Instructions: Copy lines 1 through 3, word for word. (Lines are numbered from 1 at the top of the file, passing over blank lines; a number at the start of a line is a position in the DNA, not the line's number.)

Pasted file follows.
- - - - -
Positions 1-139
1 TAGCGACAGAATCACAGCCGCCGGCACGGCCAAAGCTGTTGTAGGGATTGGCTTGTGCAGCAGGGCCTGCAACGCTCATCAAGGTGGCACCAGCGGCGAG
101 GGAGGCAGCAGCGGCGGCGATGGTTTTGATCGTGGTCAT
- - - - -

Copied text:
Positions 1-139
1 TAGCGACAGAATCACAGCCGCCGGCACGGCCAAAGCTGTTGTAGGGATTGGCTTGTGCAGCAGGGCCTGCAACGCTCATCAAGGTGGCACCAGCGGCGAG
101 GGAGGCAGCAGCGGCGGCGATGGTTTTGATCGTGGTCAT